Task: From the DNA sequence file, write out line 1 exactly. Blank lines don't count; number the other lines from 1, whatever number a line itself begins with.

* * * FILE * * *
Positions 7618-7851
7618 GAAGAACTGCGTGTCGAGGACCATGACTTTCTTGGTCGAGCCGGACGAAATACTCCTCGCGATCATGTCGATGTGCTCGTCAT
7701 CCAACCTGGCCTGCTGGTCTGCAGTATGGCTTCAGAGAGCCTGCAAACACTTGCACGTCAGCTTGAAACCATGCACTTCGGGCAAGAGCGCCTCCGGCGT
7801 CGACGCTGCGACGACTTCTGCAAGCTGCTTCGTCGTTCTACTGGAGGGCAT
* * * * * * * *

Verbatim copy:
Positions 7618-7851